Psychological trauma can literally disrupt life’s flow by damaging brain and bodily systems. When a flashback to a traumatic event is triggered in a person suffering from traumatic stress, or PTSD, key functions in the brain malfunction and are deactivated, potentially causing massive disassociation. In addition, trauma can cause chronic hyperarousal, resulting from the body’s malfunctioning autonomic nervous system’s defensive response of fight, flight, or freeze. To cope with these damaged bodily and brain systems and processes detrimental acts of hyperfocus and numbing are often employed by sufferers of trauma. However these obstructions can be cleared though movement practices: top-down and bottom-up regulation methods, innately embedded in certain movement and dance disciplines such as yoga and creative dance, have shown to aide in trauma recovery. This opens the possibility that a dance/movement instructor, using trauma-conscious curriculum and facilitation techniques, can use their highly structured movement practices to engage with top-down and bottom up regulation practices to not only instruct students suffering from trauma, but offer opportunities to engage in treatment.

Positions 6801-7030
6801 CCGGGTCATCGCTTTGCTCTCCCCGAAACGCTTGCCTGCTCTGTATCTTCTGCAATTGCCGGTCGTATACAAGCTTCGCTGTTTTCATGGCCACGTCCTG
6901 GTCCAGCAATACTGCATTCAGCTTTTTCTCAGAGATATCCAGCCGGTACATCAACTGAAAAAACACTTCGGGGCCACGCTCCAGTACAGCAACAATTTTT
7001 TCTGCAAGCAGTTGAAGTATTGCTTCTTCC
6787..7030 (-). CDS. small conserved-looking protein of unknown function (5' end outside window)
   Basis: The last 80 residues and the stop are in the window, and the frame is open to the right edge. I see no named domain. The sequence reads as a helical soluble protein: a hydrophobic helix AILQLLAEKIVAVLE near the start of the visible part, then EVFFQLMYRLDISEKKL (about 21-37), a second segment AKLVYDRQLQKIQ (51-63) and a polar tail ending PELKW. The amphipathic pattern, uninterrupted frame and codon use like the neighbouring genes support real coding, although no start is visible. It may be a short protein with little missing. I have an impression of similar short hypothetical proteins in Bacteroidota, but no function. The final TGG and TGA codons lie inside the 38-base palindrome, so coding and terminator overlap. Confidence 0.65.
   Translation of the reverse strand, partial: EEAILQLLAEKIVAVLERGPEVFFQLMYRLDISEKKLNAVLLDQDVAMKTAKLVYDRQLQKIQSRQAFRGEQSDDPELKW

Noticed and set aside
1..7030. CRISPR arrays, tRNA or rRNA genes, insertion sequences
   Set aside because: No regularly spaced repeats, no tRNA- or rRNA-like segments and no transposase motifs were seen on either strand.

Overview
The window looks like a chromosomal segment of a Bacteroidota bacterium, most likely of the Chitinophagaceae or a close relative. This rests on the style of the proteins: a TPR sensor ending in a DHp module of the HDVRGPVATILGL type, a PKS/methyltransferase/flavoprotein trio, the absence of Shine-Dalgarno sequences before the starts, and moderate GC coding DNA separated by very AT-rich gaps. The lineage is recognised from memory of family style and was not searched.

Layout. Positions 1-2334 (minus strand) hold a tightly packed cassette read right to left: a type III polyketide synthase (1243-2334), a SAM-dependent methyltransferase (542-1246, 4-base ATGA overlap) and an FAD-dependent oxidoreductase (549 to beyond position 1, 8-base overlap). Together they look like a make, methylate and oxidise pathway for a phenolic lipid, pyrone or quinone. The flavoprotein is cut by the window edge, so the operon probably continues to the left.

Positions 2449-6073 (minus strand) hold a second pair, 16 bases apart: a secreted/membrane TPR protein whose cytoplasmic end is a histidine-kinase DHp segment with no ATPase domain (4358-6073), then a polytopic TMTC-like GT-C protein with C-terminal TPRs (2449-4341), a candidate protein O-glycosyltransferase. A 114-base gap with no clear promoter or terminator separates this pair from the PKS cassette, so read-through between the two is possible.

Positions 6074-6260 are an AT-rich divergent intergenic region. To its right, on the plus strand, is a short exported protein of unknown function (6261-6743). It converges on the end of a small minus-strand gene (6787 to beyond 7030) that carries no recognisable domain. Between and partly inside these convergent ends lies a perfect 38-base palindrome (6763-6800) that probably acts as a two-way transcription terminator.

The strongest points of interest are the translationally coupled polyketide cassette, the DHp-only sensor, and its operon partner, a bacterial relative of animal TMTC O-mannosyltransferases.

|Department:||Dance - Choreography and Performance|
|School Location:||United States -- California|
|Source:||MAI 55/04M(E), Masters Abstracts International|
|Subjects:||Dance, Physical therapy, Performing Arts, Clinical psychology, Physiological psychology|
|Keywords:||Dance therapy, Facilitation, Healing dance, Regulation methods, Trauma, Trauma conscious|
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